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Meet Jeena Bloom

Today we’d like to introduce you to Jeena Bloom.

So, before we jump into specific questions, why don’t you give us some details about you and your story.
I left Los Angeles about eight years ago. I was broken, physically, emotionally and financially. I left to start a life I knew was a big lie: I was moving to Tennessee to start what most people believed to be the American dream. I had a high paying job, a nice condo, a luxury car, and a committed heterenormative relationship. Within four years, all of that would be gone. I was not living honestly and once all of that was gone and I had literally had nothing left, I moved to New York City to do what I knew I needed to do all along, transition to become a woman and try to reclaim the artistic life I had also given up. During the height of my transition, I decided to do some open mic comedy on a whim and found out that I really enjoyed it and that I was pretty good at it. I lived the life of an NYC queer female comic and for the first time in a very long time, I was happy. But never completely happy. I still missed home, the only place I ever really felt at home: Los Angeles. I’m now back in LA but as a completely different person. I’m reliving the LA experience from the other side of the gender divide and its a strange and exciting time for me.

Great, so let’s dig a little deeper into the story – has it been an easy path overall and if not, what were the challenges you’ve had to overcome?
It’s been a very difficult road getting back here. The relationship I had in Tennessee had quickly become physically abusive. I was beat harshly on a regular basis and I took it because I believed that I had nobody else in the world and that if I stayed in long enough, eventually things would change. They didn’t, of course, and one day I had had enough and left without saying goodbye. When I moved to New York, I had to relearn everything. Not just the physical and cosmetic aspects of presenting female, but also the interior life of being a woman in 2019. Things that didn’t affect me before suddenly affected me quite intimately. I had to realign every piece of my thinking and also learn to be funny about it at the same time.

We’d love to hear more about your work and what you are currently focused on. What else should we know?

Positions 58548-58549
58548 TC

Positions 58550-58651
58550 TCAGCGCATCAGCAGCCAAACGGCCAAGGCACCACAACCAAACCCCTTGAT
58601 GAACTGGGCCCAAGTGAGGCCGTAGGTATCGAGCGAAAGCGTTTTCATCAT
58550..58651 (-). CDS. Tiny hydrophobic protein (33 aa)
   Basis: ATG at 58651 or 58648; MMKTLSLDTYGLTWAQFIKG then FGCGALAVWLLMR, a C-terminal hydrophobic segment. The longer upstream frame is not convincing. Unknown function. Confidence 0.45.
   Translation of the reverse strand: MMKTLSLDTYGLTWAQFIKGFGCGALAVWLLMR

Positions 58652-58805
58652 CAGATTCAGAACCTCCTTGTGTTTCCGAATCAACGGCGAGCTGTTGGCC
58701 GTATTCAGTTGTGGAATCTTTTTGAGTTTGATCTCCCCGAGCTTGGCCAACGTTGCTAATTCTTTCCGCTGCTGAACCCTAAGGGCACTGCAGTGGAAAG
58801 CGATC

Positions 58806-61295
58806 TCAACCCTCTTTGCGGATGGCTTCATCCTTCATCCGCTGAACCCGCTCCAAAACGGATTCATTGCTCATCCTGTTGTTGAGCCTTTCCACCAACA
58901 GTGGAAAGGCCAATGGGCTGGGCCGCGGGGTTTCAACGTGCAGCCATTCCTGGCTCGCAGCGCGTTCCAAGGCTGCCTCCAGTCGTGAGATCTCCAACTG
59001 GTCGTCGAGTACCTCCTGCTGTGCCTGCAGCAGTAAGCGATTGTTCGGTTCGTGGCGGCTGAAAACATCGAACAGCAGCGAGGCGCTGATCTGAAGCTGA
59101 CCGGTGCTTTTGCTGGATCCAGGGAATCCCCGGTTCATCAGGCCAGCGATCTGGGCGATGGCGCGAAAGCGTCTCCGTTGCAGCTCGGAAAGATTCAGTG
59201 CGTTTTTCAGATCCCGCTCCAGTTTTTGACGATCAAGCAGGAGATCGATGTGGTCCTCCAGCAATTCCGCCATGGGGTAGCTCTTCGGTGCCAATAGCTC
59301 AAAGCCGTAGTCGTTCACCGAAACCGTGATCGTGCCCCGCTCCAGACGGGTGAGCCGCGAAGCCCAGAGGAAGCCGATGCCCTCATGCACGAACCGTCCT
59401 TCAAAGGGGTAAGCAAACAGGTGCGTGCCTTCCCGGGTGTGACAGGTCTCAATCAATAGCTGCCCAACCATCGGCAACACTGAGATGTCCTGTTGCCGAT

I’m a standup comic. I talk about the transgender experience onstage. I also write and produce live and scripted comedy as I can. I put a lot of thought into the material I present onstage, especially when it comes to being a transgender person. My mission is to make the comedy as inclusive as I possibly can. I’m not particularly interested in describing the differences between genders or the differences between my life then and now. I’m more interested in what we have in common and I think audiences really react positively to that. What I really try very hard to do is show everyone how much happier I am now and let them experience that happiness with me. Even some of the most conservative audiences I’ve performed before find something special in that.

What moment in your career do you look back most fondly on?
I’ve had a lot of really wonderful moments in my career so far. I’ve had some pretty significant national exposure and have been in front of the largest venues in NYC. I’ve won festivals while performing in front of audiences that may have never met a trans person before. My proudest moment however, was a small show I played for an LGBTQ senior center one Sunday afternoon. It was a room full of queer women who had lived lives and had seen this country change over decades and then there I was telling my silly jokes. They loved me and I even was asked to dance with several of them during dance portion at the end of the show. It was my favorite moment as a comic and I doubt that will ever change.

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